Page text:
Personal and Other

The Most Chaotic Pantser In The World

We write differently.

We all have our own processes, things that work for us and things that don’t. Some are more chaotic than others.

Being a chaotic writer is a challenge all in itself. As someone who doesn’t do much outlining, its easy to feel like your way of writing isn’t legitimate, that you aren’t doing it right – or you’re forgetting something really important.

I want to give my fellow agents of chaos some confidence. So let me introduce the most chaotic pantser in the whole world:
George R R Martin. (source:

Yep, that guy. The most successful writer of modern fantasy, creator of Game of Thrones (or ASOIAF, if you’re a book person like me). His writing process is total chaos. Here’s why.

Number one, he writes on a DOS machine. Yes, a computer from the 80s. By his own admission, it’s not connected to the internet, and he uses the programme WordStar 4.0, which is 40 years old. Which means it’s safe to say he’s probably not backing up his work. (Though maybe he has a helper who does that for him.)
WordStar 3.0. (source:

Number two: he frequently writes himself into corners. He famously described writers as either gardeners or architects, and said gardeners were the ones who planted the seed of an idea and let it grow, occasionally pruning to keep it pretty. He just writes, and if he decides the story’s going the wrong way, he’ll delete whole sections – sometimes multiple chapters – of his latest work. I can’t imagine working on a project as large and stressful as ASOIAF, which has so many eyes on it, without at least knowing where it’s going. What if he runs out of ideas?!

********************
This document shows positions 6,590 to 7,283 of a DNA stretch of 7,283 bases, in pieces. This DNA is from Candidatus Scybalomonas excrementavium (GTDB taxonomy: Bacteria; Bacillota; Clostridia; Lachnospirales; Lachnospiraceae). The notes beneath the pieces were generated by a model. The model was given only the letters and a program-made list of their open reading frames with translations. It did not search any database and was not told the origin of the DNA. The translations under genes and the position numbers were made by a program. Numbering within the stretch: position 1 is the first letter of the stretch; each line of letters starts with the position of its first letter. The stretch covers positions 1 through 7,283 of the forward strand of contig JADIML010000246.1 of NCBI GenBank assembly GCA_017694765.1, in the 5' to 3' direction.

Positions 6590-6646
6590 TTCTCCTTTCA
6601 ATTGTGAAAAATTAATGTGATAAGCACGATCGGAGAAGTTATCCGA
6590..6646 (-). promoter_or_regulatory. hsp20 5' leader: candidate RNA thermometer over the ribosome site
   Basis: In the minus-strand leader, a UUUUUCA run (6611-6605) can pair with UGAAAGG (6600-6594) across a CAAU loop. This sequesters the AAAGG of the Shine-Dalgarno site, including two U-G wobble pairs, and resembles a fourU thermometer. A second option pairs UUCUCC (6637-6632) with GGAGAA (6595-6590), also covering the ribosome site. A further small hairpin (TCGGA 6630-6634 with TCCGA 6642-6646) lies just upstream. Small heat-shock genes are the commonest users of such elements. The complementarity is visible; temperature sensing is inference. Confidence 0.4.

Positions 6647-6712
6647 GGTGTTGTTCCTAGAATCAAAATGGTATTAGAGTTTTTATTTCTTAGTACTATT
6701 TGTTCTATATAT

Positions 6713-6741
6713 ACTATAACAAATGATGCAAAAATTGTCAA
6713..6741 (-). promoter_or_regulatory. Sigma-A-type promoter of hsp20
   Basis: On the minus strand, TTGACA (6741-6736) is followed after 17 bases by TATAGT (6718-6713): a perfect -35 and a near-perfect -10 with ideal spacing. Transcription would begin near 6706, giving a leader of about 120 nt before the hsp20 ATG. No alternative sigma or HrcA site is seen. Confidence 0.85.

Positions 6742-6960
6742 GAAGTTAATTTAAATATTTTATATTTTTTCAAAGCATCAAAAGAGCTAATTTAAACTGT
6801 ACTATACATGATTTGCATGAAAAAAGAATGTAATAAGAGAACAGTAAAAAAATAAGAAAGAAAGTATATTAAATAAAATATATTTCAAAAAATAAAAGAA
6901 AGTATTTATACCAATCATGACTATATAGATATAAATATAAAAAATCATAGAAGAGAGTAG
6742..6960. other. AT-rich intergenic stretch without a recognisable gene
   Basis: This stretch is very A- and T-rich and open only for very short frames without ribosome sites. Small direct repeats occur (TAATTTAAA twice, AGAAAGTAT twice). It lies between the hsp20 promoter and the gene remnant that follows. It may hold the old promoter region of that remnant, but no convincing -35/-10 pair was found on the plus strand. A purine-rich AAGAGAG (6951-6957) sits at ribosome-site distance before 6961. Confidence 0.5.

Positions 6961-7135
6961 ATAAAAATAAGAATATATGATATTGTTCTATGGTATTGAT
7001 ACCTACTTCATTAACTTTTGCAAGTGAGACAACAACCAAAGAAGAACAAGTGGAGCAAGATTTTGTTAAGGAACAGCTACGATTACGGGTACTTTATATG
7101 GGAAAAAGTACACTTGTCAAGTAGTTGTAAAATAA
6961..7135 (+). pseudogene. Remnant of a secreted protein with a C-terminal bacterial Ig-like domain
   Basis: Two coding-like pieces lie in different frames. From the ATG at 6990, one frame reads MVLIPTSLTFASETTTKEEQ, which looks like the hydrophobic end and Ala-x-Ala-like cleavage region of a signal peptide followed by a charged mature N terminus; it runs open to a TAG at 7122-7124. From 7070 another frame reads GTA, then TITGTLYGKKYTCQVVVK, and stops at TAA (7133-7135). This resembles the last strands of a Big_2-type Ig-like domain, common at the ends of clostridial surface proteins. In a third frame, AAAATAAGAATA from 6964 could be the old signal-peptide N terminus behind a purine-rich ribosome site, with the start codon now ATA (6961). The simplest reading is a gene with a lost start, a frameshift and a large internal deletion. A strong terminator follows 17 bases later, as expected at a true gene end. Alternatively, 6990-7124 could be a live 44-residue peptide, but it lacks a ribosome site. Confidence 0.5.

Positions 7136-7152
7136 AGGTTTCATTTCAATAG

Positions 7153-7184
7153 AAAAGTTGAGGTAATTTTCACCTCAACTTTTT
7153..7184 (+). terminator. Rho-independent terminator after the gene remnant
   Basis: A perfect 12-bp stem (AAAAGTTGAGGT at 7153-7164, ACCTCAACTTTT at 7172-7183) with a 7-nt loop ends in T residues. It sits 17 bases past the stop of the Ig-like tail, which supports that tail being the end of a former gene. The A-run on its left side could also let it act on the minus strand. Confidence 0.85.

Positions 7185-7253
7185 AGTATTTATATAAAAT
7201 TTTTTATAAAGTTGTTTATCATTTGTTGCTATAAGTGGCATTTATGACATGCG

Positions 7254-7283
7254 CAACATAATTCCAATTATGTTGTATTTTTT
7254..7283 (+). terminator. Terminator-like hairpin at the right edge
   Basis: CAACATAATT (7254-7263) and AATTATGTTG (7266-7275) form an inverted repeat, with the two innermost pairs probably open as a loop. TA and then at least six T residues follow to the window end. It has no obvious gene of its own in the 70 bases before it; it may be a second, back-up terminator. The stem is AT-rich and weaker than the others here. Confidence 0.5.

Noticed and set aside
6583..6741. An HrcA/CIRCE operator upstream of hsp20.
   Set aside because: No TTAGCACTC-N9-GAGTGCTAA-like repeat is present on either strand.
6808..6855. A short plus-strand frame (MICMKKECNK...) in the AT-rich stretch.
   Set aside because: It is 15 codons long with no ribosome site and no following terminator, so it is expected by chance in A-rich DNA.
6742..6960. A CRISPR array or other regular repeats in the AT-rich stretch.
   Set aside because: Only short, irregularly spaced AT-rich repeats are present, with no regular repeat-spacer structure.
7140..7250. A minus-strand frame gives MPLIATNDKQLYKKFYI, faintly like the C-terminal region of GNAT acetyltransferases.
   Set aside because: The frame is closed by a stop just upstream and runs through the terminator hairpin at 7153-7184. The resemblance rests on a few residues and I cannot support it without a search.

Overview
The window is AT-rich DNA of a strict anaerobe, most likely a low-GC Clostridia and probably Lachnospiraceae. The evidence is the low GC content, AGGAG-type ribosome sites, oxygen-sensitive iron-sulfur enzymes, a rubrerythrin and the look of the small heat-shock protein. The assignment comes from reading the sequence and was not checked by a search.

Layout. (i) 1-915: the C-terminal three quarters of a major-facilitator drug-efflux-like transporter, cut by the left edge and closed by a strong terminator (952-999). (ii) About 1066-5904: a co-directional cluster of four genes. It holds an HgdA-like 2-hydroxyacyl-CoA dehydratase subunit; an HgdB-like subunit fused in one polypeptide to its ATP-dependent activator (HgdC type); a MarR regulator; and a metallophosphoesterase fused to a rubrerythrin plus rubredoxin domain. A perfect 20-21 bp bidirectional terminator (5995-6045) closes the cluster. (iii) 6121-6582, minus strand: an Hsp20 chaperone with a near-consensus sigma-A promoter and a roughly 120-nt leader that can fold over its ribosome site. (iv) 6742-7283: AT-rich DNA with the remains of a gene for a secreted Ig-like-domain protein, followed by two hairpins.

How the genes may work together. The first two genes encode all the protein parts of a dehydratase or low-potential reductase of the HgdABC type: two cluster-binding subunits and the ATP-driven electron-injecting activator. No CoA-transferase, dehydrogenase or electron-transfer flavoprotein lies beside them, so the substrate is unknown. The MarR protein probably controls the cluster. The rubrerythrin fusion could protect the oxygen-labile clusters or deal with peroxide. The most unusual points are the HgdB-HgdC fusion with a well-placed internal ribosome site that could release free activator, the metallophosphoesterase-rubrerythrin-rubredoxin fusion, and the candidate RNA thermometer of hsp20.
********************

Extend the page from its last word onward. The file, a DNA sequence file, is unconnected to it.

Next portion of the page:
Number three: he actually did run out of ideas. He tried to start the fourth book in his series several times, but couldn’t get it to work. Eventually one of his friends suggested that, instead of writing the story chronologically, as he had done for the first three books, he’d write about all the events in Westeros in that book, then double back and write about everything that was happening in Essos at the same time in book five. Apparently, that helped him break his writers block, but damn if it doesn’t irritate me a bit.

Which brings me to number four: he edits as he goes. I remember reading that on his average writing day, he starts by editing what he wrote the day before, then writes the next section ready for the next day. Big, post-manuscript edits are not really part of his repertoire.

And number five: there is no plan. Well, that’s not strictly true. There was a plan: a tentative plan to write three books. But the story grew more and more complicated as he wrote, and now we’re on track for a seven-book series.

So if you’ve ever felt bad for doing a major adjustment half way through a project, don’t worry: George has done it more than perhaps anyone. If you’ve ever felt bad for using LibreOffice instead of Word: George is there playing with his 16-bit. If you’ve ever felt like you’ve taken your characters in the wrong direction, George has probably done that dozens of times. Whatever chaos you can dream up, he’s been there and done it to the extreme.

And man, look how well it’s worked for him.

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